Last month Atlanta Mayor Andre Dickens served as a delegate for the U.S. Presentation to the United Nations (UN) Committee on the Elimination of Racial Discrimination in Geneva.
The U.S. presented updates on the 2021 report on the implementation of U.S. obligations under the “International Convention on the Elimination of All Forms of Racial Discrimination.”
The mayor highlighted the progress in the U.S. and Atlanta in addressing racial discrimination during his opening remarks.
“Like all major cities, we face challenges of affordability, of inclusion, and of racial, economic, and health disparities. In Atlanta we don’t claim to have all the answers; we are transparent on the challenges we face and take a collaborative approach to identifying and implementing innovative solutions,” emphasized Mayor Dickens.
He also described the city as “a black tech mecca, best city for diversity in the tech workforce, and a top city for women-owned businesses.”
While the mayor’s remarks did not expand on the specific challenges the city faces or the praise he gave it, he did emphasize the need to invest more in addressing racial inequalities.
The committee hearings also reviewed the U.S.’ compliance with its human rights obligations related to its prisons.
Opponents of the mayor quickly expressed concerns about his proposal to lease 700 beds from the Atlanta City Detention Center to Fulton County, citing its contradictions to the human rights pledges made during the committee hearings.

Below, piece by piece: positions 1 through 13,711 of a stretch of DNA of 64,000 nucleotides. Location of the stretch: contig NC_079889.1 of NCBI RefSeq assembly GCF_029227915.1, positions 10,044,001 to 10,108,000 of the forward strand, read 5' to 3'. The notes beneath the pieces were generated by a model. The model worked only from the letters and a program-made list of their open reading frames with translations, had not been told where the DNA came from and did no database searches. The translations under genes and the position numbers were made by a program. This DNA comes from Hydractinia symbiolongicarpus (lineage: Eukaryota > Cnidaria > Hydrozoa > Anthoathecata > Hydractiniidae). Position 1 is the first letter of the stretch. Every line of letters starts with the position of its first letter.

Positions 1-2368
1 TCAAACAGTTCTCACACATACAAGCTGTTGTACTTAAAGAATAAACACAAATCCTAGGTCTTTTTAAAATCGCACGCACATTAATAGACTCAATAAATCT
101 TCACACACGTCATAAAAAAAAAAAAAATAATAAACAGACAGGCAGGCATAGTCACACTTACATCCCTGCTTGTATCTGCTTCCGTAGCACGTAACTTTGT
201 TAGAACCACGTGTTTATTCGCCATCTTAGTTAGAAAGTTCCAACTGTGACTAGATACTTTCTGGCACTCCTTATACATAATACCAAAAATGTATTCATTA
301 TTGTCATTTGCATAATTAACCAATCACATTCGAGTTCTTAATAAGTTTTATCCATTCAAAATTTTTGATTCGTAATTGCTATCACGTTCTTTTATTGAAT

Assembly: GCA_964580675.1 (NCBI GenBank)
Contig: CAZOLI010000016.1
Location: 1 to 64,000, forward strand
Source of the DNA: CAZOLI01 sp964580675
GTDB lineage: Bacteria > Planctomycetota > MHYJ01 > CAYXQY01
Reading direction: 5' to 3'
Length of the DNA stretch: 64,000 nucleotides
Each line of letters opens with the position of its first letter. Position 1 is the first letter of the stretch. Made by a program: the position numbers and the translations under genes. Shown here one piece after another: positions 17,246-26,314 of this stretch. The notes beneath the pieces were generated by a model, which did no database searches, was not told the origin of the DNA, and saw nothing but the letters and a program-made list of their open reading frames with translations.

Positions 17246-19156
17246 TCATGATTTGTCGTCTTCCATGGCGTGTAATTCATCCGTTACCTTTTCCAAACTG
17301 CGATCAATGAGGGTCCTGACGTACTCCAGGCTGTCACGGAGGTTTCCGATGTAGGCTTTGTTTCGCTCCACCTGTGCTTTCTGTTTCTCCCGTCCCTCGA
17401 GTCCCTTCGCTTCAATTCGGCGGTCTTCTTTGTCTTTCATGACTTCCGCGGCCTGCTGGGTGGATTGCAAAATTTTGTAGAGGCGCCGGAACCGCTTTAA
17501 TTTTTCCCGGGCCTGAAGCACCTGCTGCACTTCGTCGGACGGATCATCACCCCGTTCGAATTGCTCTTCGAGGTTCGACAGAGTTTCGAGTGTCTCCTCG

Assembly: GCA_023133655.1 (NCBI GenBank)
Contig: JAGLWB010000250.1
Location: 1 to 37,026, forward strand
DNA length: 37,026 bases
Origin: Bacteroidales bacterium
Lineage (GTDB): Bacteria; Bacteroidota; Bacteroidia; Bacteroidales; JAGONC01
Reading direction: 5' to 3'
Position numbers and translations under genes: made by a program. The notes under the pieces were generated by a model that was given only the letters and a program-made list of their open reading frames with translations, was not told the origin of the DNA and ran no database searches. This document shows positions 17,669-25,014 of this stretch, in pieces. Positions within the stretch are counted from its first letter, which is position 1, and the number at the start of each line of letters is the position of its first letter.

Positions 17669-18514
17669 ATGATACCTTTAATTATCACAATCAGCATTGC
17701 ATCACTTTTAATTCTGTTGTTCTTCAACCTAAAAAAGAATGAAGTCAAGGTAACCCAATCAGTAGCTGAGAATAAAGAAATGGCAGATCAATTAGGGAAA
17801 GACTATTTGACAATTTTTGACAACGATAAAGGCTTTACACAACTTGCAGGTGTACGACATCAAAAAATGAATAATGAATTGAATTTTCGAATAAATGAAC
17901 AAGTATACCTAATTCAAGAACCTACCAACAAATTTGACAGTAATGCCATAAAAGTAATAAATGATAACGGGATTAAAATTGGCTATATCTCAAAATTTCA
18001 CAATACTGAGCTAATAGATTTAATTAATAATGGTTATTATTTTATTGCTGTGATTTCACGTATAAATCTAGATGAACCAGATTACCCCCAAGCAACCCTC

The mayor justified the proposal as a temporary solution to address the “humanitarian crisis” resulting from the conditions in the Fulton County jail before repurposing the detention center in the future.
The proposal in city hall highlights the ongoing tug-of-war cities across the country are facing in addressing large rates of incarceration while making statements in favor of addressing racial discrimination and inequities.
According to a recent study, racial residential segregation still persists throughout residential zones in Atlanta, although progress has been made since the Fair Housing Act passed in 1968. David Sjoquist, a professor of economics at Georgia State University, authored the study.
Sjoquist said he “was unaware of how much the racial composition had changed outside the city of Atlanta, particularly on the north side” when looking at the change in Black and white populations of 10 counties in the metro Atlanta area between 1970-2020.
The Brookings Institution conducted a national study on neighborhood segregation. The dissimilarity index, which indicates the extent to which two groups are unequally spread across neighborhoods and ranges from zero (complete integration) to 100 (the percentage of one group that would need to move to be evenly distributed with the other group), has remained high for most racial groups in metro Atlanta.
According to current indices, around 50-60% of Black and Asian residents and 40-50% of Hispanic residents would need to move in order to achieve full integration.
While these trends are not indicative of explicit racial discrimination, they show the underlying inequities that remain in housing in Atlanta.
Addressing this issue has been a priority of Dickens during his time in office.
Dickens’ participation in the UN delegation has created an opportunity for Atlanta to be a national and global leader in addressing racial discrimination and creating a more equitable society.
Dickens hopes that Atlanta can pave the way in creating a brighter future, stating that his goal “is to build a strong coalition of city and state leaders to shape national and global initiatives.”
It remains to be seen what Mayor Dickens will do to address discrimination and inequities in the city, but his participation in the recent delegation is a step in the right direction for inclusion.
More information about the delegation and Mayor Dickens can be found at www.atlantaga.gov.